Pear transforms one-take conversation into modern jazz ‘extemp’ore’
“We’re old friends and have played together in a lot of different musical groups and genres. But we’ve always shared a love of energized improvisational music. So we made a decision to commit to a series of intense, no-holds-barred free jazz recording sessions.” –Pear’s Rick Milne, percussionist
First impressions in jazz make the big difference. Going by this, Pear’s May 24, 2011 CD release, extemp’ore (meaning ad-lib, spontaneous, off-the-cuff), makes for one hell of a first impression.
The listening mind doesn’t quite know what to make of the juxtaposition of Miles Davis’s voice in interview mode — “Don’t play what you know, play what you hear” — with these seemingly random bass and trifling piano sounds coming out of the opening, and pivotal track, “dewey miles.” It’s an awful lot of chaos for one song, and yet, it works, because Pear has sorted out thought, groove, and progressive movement behind the scenes, especially when the trumpet horns in, leading the epiphany toward some sort of hypnotic, reactive resonance.
Nick Pierone and Rick Milne’s use of vocals in a most unusual way — spoken, not sung, in rap, in conversation, in confessional French as if to a lover — enriches the musical score throughout this experimental project. Pierone is a score composer of shorts, theater, TV, so his orchestral style remains prevalent, whether the late, great Miles Davis intones his jazz rap overlay in “dewey miles” or electric bassist Jimmy Johnson (Allan Holdsworth, James Taylor) sets the mood in the lovely “tribute to lorraine,” as if from a sad movie.
Pierone (on piano) and Milne (percussion) gathered together Johnson, and some fine — if not unorthodox — players to add to the one-take, free-form jazz jam sessions that would become “extemp’ore.” Their special guests include upright bassist on command Jennifer Leitham, guitarist Carl Verheyan, trumpeter Sivad Selim, Guinean Kora master Prince Diabate, and punk rapper Cindy Wonderful (Scream Club).
The result is an amazing, often jaw-dropping series of offbeat, original masterpieces culling together the virile, visceral imagination of spontaneity with intuition, and oftentimes, tapping into unbidden sensual explorations.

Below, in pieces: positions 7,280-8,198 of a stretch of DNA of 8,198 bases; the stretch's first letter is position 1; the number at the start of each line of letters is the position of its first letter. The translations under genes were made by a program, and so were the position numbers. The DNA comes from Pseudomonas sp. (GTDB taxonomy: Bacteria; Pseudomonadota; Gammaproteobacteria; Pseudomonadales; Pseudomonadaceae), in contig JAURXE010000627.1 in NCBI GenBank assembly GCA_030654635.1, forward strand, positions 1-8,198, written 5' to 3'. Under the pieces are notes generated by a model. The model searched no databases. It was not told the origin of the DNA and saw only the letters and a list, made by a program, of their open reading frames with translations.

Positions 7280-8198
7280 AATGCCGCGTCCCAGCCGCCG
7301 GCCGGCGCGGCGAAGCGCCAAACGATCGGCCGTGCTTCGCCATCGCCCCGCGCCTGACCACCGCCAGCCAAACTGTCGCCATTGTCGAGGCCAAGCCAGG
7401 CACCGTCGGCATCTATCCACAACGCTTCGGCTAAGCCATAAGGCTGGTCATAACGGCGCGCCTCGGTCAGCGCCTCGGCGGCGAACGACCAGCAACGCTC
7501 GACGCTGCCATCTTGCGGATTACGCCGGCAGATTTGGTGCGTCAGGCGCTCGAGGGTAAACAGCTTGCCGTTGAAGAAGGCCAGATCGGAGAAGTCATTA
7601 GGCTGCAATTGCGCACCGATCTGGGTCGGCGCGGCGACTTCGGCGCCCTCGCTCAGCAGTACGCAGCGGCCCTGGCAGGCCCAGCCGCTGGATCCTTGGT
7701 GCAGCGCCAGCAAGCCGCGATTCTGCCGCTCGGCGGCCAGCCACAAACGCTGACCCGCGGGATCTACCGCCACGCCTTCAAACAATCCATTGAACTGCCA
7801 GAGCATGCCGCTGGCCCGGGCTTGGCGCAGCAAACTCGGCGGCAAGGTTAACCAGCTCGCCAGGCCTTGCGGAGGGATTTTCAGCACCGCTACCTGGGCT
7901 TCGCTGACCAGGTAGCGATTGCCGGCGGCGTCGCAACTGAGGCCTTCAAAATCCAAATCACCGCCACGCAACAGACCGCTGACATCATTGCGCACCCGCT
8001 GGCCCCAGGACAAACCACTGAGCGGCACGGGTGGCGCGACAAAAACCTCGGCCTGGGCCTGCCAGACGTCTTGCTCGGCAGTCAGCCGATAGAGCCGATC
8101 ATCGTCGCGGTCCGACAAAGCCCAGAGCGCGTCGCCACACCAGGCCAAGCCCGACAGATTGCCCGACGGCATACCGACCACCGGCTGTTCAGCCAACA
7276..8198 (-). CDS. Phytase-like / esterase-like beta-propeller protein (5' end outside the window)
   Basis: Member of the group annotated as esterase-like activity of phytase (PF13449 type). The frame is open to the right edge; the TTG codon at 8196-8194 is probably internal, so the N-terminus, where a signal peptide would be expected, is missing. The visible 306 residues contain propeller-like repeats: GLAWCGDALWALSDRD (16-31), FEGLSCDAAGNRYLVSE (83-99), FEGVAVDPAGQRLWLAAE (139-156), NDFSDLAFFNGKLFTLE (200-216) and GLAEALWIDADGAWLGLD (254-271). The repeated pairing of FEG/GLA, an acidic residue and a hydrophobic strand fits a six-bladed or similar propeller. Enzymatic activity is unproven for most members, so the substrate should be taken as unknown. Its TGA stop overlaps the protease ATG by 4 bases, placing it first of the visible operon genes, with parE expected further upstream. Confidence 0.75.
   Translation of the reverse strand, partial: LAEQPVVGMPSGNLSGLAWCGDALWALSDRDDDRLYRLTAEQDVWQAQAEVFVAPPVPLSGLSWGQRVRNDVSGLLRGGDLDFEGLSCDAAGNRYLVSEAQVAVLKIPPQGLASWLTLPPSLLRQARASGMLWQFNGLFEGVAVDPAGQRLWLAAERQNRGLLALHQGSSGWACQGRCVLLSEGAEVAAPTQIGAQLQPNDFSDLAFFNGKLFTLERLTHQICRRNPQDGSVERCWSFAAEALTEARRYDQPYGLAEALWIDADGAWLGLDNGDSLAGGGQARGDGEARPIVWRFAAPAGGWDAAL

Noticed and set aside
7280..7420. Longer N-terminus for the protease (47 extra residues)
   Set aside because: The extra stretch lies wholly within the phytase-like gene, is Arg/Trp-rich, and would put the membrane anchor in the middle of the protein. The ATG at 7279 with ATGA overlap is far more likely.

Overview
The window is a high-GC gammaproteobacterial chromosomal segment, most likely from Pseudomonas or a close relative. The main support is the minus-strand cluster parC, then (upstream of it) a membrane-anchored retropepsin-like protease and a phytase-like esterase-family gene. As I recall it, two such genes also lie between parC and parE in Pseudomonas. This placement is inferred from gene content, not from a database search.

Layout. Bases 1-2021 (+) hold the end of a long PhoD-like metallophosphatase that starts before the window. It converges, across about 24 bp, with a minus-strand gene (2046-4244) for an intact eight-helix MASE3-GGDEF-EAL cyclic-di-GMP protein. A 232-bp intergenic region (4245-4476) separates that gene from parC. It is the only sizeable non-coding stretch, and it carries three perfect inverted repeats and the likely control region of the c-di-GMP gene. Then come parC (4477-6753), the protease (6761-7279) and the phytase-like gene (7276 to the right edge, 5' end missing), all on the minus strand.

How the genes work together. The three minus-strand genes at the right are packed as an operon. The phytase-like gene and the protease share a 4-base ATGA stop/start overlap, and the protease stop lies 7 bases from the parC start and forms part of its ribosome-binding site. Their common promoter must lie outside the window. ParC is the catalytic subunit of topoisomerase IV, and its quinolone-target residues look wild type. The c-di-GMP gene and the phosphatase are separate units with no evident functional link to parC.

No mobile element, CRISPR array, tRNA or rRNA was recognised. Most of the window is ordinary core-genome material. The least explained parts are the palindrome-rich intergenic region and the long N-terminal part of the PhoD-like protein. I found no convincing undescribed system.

“the frenchman” exudes animal magnetism and sexual heat, because of Annie Wadhams, who provides the matter-of-fact, droll with the contained animal lust of innate attractiveness — in intoxicating, intimate French. This is one hot song, mostly tension-filled mood music waiting for her to come-hither again, every luscious, foreign word caressed in a lingering temptation.
Another winning blend of spoken word (rap) and music is “c w.” It’s sure to be a favorite, a surefire stand-out, thanks to Cindy Wonderful who seems to be rapping out important, poignant messages, but under a flippant, effortless street backtalk. “Okaaay. … I started out this journey purely out of love. I had an important message, but forgot what it was. Something to do with believing in dreams, being good, and doing what you do, even when you’re misunderstood, y’know. Wrap your head around my flow…” Genius.
The two most lushly melodic, complete songs in and of themselves — suitable for everyday, mainstream listening — are “a nod to her majesty” and “tribute to lorraine.”
“a nod to…” (only 53 minutes) starts off dramatically, as if in a Celine Dion love song — it’s a full-scale, structured melody, very little embellishments or tangents — then turns into “prince open,” another track entirely, a rollicking, skip-dancing Israeli/Middle Eastern jig.
“tribute to lorraine,” written for Milne’s late mom, is somber, contemplative, and a signature piece for bassist Johnson, who roams a lonely musical landscape. Although the repetitive monotone of the piano is kind of bothersome.
Jazzers looking for the full-bore can hit the fast-paced “carl session 2” and be quite happy. Kudos to guitarist Carl Verheyen for his visionary, dimensional chords laying the foundation for some awesome creative interplay with drums, piano, and what seems everything else under the sun. “fast jenn” also fits into the full-bore jazz category, as the best of straight-ahead in a stomping piano, bass, and cymbal fervor.
Improvisation is nothing new to jazz. It’s what jazz is all about. But what colleagues Milne and Pierone have put together is a cohesive network of the most divergent, oddball (spoken word, bedroom French, a voice message from mom — Milne’s mom, a school yard of children gossiping!) fusions, which work strangely well.
“We’re old friends and have played together in a lot of different musical groups and genres,” explained Rick Milne, of his Pear co-partner, Nick Pierone. “But we’ve always shared a love of energized improvisational music. So we made a decision to commit to a series of intense, no-holds-barred free jazz recording sessions.” Sounds like they succeeded.
Artist quotes from a DL Media press release.